An inexpensive one will suffice, as long as it has both "AC Voltage" and "Resistance" (i.e. You will only need to be able to set the VOM onto the right scale, touch the test leads to the right place and read the meter. In using the VOM (Volt-Ohm Meter) for our purposes, the two test leads are always plugged into the "+" and "-" holes on the VOM. For example, if there's a 50 setting and a 250 setting on the VAC dial, use the 250 scale, because 250 is the lowest setting over 120 volts. Touch the two test leads to the two metal contacts of a live power source, like a wall outlet or the terminals of the motor that you're testing for voltage. It's true that diagnosing and repairing electrical circuits requires a bit more care than most operations, due to the danger of getting shocked. It's derived from the word "continuous." In an electrical circuit, electricity has to flow from a power source back to that power source. Remember the rule in section 1-5 (1); while you are working on a circuit, energize the circuit only long enough to perform whatever test you're performing, then take the power back off it to perform the repair.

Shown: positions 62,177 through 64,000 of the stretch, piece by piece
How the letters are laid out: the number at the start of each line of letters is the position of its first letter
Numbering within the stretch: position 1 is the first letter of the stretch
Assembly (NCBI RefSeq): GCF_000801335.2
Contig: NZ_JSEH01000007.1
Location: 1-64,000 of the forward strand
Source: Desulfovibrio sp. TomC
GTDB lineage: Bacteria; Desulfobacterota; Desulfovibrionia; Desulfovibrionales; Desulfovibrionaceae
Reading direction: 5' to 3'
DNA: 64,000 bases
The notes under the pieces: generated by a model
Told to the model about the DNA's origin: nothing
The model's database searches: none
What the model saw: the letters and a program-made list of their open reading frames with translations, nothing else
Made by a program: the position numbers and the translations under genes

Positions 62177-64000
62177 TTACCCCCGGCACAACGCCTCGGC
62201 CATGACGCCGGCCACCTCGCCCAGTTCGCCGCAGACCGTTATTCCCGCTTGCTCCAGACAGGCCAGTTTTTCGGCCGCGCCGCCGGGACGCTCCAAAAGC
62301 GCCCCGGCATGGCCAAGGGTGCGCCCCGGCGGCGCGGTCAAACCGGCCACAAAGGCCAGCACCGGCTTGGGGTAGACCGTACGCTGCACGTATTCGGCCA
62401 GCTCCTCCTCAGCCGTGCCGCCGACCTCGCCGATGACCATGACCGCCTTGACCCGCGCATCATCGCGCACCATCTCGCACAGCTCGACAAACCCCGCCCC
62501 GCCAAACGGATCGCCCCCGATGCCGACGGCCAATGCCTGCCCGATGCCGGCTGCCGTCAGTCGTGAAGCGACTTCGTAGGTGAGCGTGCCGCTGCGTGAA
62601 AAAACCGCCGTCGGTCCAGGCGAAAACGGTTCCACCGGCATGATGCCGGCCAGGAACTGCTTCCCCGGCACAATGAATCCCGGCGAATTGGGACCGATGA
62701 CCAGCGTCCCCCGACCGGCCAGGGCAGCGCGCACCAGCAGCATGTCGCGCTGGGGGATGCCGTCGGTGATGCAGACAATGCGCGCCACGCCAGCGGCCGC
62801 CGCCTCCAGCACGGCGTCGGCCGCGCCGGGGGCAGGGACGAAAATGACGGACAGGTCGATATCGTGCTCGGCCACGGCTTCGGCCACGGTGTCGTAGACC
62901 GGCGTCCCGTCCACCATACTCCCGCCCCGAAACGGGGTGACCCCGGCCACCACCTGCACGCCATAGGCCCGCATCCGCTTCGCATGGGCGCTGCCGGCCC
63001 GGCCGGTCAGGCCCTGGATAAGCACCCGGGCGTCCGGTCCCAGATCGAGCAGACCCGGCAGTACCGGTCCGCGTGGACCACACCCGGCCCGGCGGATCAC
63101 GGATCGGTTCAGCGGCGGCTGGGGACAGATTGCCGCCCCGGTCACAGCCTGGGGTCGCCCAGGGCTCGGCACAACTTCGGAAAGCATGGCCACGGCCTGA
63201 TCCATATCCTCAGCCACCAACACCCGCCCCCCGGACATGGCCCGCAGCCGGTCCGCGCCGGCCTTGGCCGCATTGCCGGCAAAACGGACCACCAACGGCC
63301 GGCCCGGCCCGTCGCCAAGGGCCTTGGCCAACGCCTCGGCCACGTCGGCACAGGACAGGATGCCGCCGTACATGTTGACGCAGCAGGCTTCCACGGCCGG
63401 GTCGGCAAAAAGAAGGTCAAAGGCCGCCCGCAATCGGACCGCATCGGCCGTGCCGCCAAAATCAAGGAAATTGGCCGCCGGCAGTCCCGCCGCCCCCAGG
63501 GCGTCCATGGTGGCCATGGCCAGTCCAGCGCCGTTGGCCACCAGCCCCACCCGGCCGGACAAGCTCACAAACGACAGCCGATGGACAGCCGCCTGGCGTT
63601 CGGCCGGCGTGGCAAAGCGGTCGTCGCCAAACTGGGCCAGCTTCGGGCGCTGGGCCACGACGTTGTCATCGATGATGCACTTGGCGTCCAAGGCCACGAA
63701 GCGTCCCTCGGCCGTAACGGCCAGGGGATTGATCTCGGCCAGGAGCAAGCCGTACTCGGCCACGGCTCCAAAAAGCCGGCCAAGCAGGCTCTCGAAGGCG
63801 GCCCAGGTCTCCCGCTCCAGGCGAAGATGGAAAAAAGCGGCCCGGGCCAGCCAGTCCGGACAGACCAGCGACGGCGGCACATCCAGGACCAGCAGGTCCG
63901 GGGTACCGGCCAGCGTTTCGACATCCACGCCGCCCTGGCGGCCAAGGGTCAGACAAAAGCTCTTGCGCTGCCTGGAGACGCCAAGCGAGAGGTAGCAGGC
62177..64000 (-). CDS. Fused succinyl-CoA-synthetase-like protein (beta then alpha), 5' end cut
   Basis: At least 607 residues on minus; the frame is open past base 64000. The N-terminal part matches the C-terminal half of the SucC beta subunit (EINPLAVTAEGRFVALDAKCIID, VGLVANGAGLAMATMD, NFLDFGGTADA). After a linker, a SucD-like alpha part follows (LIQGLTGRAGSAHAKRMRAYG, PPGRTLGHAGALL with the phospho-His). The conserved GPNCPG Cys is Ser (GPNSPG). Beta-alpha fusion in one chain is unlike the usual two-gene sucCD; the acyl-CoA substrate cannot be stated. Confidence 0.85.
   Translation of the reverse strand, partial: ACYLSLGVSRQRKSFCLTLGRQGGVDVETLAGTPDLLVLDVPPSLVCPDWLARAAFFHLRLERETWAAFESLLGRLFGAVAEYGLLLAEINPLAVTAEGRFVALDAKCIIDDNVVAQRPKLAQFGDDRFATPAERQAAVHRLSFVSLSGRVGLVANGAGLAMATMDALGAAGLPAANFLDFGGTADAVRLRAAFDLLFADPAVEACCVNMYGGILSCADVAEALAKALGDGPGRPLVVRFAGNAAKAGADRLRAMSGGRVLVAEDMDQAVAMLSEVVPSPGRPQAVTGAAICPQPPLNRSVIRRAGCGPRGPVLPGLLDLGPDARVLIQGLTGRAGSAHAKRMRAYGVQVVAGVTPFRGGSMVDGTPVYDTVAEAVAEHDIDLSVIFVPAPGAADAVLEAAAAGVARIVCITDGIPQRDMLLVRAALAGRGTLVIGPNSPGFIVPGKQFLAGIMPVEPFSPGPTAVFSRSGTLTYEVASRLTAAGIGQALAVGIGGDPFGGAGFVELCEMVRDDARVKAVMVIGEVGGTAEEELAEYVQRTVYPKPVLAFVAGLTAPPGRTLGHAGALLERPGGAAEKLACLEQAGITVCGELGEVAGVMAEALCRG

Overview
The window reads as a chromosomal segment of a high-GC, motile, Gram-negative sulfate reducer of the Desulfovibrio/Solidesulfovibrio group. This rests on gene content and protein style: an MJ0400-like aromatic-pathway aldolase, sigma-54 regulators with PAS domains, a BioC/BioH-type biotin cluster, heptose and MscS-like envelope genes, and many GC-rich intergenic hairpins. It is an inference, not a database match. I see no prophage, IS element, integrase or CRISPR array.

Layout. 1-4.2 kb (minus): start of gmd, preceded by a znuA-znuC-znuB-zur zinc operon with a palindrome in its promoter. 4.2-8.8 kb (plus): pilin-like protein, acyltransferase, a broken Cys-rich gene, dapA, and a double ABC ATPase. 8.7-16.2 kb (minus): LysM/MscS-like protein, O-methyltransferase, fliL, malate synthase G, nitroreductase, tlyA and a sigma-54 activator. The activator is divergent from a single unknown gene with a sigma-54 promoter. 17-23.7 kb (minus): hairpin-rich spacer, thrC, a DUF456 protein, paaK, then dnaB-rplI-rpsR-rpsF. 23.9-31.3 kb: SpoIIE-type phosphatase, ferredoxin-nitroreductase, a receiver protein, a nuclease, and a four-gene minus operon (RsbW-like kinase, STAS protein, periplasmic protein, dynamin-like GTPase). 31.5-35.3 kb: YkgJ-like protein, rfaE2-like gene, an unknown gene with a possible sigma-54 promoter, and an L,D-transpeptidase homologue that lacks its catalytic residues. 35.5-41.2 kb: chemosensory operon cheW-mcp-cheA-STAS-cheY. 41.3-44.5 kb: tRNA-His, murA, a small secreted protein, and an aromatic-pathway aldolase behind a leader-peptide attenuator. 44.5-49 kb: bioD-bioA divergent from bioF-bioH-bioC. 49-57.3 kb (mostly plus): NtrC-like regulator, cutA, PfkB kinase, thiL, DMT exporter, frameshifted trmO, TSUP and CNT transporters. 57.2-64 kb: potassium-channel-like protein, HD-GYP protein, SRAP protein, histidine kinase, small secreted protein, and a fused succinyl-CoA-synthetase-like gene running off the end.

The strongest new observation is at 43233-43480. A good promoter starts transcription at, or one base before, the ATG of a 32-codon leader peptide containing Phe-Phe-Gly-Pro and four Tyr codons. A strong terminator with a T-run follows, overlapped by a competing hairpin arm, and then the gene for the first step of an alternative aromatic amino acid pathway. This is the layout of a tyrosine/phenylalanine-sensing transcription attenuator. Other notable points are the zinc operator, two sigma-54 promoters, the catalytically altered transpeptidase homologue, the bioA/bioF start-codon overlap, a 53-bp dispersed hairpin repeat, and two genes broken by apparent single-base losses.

It should peg the meter all the way on the right side of the scale, towards "0" on the meter's "resistance" scale.
If the meter does not read zero resistance, adjust the thumbwheel on the front of the VOM until it does read zero. When testing 220 volt circuits (usually in electric dryers) make sure you always follow the precautions in rule 1 of section 1-5!Figure B-4: Testing Voltage1-4(b) TESTING FOR CONTINUITY (Figure B-5)Don't let the word "continuity" scare you.


If the heater's leads are still connected to something, you may get a reading through that something.